Alpenfohn Panorama £21

3rd Feb 2011 | 12:52

Alpenfohn Panorama

Home Theatre cooling on the cheap

TechRadar rating:

3.5 stars

A quiet, well-built HTPC cooler that doesn't impress with its cooling but does impress with its low-noise.

Like:

Easy to fit for this class of cooler; Low-noise output

Dislike:

Sub-par cooling abilities; Single sachet of thermal paste

Alpenfohn Panorama: Overview

An efficient cooler in a HTPC (home theatre PC) is vital, the Alphenfohn Panorama is just that type.

It takes the classic low-profile design that can still fit into a slimline PC case and yet provide efficient high-performance cooling without excessive noise levels.

Its main problem is that it has some fine competition.

The classic Zalman Super Flower Cooler is still one of the best on the market or the more recent Scythe Shuriken with its full 120mm fan is another.

With a 100mm square fan and standing 66mm high the Alphenfohn Panorama ticks the boxes for good design though.

As usual it offers a modular mounting kit and back-brackets to enable it to fit to most processor sockets. The fan is just 15mm high and comes with a standard 4-pin power connector.

Speeds go from 800 up to 2000 rpm with noise levels going from 14 up to 22dB and the rated airflow is 38m3/h.

Alpenfohn Panorama: Benchmarks

To give the cooler a run for its money we fully installed it on to a rather warm, overclocked Intel Core 2 E6700 processor.

We took an ambient air temperature reading, an unloaded temperature reading and another when the CPU had been running with a full load for a number of minutes.

Idle cooling performance

Alpenfohn panorama - benchmarks

Loaded cooling performance

Alpenfohn panorama - benchmarks

Alpenfohn Panorama: Verdict

Alpenfohn panorama

It's a continual problem with low-profile coolers, and the Alphenfohn Panorama is no different, fitting them can be a pain.

Thankfully it does its best by providing wide-headed fixing screws that are easy to grasp while half-breaking your wrists fiddling around under the main cooler.

The rest of the socket-mounting kit, as is often the case, screws on to the side of the main cooling block. The fan comes pre-attached via vibration dampening rubber mounts.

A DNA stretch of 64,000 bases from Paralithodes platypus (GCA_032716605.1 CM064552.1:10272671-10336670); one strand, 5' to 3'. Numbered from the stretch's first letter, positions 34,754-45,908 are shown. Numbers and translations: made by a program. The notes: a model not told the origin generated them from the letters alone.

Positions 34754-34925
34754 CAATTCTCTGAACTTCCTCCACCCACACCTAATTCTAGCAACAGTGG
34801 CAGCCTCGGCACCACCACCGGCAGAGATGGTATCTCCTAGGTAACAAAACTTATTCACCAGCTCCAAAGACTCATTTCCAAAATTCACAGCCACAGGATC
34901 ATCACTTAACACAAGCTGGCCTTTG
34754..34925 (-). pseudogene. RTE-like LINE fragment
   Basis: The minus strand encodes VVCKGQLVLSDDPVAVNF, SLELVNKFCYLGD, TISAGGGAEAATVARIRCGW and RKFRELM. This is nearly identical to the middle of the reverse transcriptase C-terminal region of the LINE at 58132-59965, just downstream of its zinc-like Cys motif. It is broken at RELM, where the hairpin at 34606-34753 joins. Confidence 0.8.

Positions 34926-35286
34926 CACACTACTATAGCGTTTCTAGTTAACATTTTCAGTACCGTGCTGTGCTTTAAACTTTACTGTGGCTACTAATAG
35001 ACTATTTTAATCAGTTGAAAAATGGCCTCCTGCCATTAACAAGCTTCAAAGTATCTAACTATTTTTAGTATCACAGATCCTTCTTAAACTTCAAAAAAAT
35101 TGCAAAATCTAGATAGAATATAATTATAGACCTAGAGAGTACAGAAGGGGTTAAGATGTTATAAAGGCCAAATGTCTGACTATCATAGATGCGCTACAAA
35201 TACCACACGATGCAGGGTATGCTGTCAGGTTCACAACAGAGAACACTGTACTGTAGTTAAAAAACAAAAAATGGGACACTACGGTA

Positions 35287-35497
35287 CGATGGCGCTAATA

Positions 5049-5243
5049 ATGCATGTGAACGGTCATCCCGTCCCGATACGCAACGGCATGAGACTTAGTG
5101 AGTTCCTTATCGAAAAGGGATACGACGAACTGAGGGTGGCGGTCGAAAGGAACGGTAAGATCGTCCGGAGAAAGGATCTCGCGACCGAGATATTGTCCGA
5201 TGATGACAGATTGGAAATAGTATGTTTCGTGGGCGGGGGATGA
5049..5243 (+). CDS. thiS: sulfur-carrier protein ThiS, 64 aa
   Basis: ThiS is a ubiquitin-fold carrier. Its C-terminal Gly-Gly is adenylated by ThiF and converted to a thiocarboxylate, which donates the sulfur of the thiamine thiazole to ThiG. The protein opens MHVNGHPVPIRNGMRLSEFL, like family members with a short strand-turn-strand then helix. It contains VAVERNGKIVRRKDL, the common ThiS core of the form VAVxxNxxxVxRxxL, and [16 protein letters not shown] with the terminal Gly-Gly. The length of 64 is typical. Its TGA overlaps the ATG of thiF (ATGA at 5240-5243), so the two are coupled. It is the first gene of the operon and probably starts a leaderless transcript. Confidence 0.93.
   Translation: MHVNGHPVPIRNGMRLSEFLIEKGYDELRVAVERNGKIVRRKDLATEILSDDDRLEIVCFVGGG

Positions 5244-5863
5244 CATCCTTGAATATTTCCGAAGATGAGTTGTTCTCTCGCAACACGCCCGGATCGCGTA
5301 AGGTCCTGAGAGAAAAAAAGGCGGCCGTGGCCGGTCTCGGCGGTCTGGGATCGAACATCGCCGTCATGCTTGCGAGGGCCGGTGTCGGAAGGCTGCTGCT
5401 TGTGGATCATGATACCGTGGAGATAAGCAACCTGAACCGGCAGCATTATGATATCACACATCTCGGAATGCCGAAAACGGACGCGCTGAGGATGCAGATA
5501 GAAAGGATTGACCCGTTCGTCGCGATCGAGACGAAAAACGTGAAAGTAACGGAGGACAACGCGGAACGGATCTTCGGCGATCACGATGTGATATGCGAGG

Sadly though only a paltry single sachet of thermal paste is supplied rather than a more generous tube.

Once powered up the Alphenfohn Panorama doesn't disappoint in the noise department, with a managed fan and a more power-friendly processor it's going to operate relatively quietly.

Personally we've encountered lower-noise units before, the low-profile 100mm square, 15mm high fan has its limitations but it's certainly at the quieter end of the spectrum and would be acceptable for a HTPC and more than acceptable in a standard PC.

When it came to performance testing though the Alphenfohn Panorama did little to impress us, even considering its HTPC design we were expecting more from it than out test stock cooler.

Without any CPU load it did manage to maintain a three to four centigrade advantage, but underload this disappeared and taking into account the 1c ambient difference it was no better than our standard cooler.

Arguably though it doesn't have to be, all it needs to be is quiet and at that job it performs well enough.

We liked:

The Alphenfohn Panorama is a well designed, well engineered, easy to fit, low-profile cooler. It runs quietly enough will provide better or at least as-good-as cooling than a stock copper-core cooler but do so more quietly.

We disliked:

The cooling results were certainly not impressive, you wouldn't be buying this as a performance cooler but doing a no better job than a low-price stock cooler isn't what we'd expect either.

Final word:

A quiet, well-built HTPC cooler that doesn't impress with its cooling but does impress with its low-noise.

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